De-novo versus recurrent hepatocellular carcinoma following direct-acting antiviral therapy for hepatitis C virus

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Abstract

Introduction

A recent appearance of direct-acting antivirals (DAAs) led to a surge in hepatitis C virus (HCV) management. Nowadays, a large proportion of treated patients have cirrhosis with a retained possibility to develop hepatocellular carcinoma (HCC) even after complete cure. We aimed to study tumoral differences between patients who developed HCC after DAAs as either a recurrence or de-novo HCC.

Methods

We retrospectively analyzed 89 patients who presented to our HCC multidisciplinary clinic with HCC lesions following DAA therapy. A total of 45 patients had complete response to HCC according to the modified Response Evaluation Criteria in Solid Tumors before DAAs intake. Another 44 patients developed de-novo lesions after DAA treatment. Both groups were compared regarding their baseline characteristics, tumor criteria, response to DAAs as well response to HCC treatment.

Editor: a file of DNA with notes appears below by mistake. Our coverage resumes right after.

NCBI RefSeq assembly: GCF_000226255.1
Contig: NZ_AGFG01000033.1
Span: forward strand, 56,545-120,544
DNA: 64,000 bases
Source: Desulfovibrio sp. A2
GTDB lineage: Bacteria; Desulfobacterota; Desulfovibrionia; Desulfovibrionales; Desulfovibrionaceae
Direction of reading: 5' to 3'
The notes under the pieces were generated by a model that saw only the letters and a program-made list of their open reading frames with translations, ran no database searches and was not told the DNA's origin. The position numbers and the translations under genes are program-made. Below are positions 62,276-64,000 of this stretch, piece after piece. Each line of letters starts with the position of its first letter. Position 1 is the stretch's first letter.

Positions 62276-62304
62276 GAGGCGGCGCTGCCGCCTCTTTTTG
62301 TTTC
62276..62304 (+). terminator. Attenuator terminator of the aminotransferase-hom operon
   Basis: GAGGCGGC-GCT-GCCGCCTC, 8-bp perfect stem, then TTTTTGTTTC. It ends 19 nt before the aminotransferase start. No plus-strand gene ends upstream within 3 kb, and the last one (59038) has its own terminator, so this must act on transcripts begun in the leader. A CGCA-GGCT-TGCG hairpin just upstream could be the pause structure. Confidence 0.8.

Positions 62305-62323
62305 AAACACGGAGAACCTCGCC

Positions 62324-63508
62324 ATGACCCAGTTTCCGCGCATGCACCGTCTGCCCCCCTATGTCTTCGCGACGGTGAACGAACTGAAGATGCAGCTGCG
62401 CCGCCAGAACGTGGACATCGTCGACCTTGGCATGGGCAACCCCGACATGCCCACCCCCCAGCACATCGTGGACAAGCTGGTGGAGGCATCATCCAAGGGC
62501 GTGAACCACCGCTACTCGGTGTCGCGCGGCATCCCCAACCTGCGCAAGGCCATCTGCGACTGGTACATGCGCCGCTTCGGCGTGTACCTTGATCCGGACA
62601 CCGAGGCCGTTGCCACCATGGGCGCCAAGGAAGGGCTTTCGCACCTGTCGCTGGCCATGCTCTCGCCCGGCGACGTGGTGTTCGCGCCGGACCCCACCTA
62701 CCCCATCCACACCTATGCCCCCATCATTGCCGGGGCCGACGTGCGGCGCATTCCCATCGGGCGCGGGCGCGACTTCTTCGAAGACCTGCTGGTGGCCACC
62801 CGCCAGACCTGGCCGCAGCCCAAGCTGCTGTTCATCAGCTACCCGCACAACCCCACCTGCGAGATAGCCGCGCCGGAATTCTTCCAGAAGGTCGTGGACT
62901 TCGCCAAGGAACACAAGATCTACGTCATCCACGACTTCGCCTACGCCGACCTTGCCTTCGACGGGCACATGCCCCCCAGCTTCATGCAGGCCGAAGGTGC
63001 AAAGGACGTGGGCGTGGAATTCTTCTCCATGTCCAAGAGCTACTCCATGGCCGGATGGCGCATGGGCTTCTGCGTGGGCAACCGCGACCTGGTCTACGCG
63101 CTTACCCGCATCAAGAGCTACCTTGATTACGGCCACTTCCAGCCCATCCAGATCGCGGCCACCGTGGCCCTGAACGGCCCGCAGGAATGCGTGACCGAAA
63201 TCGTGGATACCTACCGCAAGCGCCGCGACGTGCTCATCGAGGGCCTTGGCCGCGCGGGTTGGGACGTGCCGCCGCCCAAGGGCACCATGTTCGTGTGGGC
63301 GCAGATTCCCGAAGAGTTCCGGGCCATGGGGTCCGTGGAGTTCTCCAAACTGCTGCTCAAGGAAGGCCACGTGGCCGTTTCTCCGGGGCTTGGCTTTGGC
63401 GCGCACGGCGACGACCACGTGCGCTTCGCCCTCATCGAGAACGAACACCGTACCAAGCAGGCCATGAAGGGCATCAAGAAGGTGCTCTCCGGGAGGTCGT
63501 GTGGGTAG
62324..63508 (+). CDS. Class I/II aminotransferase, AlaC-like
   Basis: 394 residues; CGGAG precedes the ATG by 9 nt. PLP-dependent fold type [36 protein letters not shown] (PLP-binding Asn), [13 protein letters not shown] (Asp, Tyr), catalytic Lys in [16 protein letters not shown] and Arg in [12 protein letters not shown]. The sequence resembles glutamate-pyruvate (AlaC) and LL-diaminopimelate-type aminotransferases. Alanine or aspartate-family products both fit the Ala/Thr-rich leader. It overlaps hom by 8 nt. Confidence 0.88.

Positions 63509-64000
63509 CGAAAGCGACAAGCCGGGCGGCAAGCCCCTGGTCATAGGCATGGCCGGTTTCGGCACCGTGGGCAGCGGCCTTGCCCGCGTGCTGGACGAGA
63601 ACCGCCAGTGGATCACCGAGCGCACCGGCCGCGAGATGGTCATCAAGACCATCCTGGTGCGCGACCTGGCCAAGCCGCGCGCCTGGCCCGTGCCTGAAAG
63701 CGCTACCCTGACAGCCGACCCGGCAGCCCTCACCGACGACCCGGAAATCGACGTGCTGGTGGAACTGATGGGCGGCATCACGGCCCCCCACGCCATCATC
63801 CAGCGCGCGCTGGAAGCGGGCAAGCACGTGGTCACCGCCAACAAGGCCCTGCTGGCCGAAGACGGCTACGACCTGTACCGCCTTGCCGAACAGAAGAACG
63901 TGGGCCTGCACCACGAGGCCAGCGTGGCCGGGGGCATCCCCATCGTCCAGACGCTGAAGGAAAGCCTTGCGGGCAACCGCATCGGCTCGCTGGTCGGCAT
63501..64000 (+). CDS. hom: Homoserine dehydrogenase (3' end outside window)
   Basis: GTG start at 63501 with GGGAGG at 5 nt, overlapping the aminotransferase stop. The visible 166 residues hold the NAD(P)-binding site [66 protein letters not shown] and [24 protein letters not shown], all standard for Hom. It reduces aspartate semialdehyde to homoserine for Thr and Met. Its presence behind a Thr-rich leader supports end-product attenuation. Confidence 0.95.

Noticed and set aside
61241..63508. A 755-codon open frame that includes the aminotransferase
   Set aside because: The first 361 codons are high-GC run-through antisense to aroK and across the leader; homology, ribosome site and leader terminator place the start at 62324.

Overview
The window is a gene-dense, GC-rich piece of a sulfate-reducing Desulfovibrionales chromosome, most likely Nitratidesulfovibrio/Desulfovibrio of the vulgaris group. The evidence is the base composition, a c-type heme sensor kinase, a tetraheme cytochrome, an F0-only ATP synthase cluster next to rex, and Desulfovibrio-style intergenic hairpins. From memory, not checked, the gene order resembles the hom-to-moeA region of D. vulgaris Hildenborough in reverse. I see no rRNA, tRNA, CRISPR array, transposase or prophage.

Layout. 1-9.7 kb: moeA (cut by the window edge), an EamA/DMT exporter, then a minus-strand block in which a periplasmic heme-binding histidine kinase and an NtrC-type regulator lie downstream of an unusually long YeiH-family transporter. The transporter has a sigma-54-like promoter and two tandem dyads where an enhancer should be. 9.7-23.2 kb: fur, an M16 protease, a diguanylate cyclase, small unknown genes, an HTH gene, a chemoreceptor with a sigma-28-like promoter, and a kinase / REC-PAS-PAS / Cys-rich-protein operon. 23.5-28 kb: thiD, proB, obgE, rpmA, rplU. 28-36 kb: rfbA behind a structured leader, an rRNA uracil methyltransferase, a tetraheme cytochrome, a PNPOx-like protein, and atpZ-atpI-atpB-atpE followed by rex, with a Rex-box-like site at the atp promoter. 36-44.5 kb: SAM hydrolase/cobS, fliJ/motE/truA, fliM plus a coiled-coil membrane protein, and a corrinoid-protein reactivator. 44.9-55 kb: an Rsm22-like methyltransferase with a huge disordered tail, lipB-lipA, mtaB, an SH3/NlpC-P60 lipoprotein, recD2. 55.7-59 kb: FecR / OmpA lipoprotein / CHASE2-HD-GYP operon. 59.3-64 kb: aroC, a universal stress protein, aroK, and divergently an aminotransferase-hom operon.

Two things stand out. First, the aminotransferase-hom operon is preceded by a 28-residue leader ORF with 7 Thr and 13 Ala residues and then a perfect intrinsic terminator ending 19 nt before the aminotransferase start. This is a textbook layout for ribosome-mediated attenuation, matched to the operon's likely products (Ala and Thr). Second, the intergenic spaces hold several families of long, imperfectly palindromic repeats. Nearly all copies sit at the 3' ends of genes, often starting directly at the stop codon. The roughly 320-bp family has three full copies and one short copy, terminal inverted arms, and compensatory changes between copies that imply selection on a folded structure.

Results

Both groups showed no significant difference regarding their baseline characteristics (age, sex, Child–Pugh score, and performance status) or response to DAAs (P=0.5). No significant difference was present between groups according to number, site, and size of lesions. However, time elapsed between the end of DAAs therapy and first diagnosis of HCC was significantly longer in de-novo group (15.22±16.39 months) versus recurrence group (6.76±5.1 months) (P=0.008). In addition, response to ablation was significantly better in de-novo lesions compared with recurrent HCC (P=0.03).

Conclusions

Although de-novo HCC lesions significantly developed later than recurrent lesions in DAAs-treated patients, their response rates were significantly better. No differences were detected between both groups in their response to DAAs and their tumoral characteristics.

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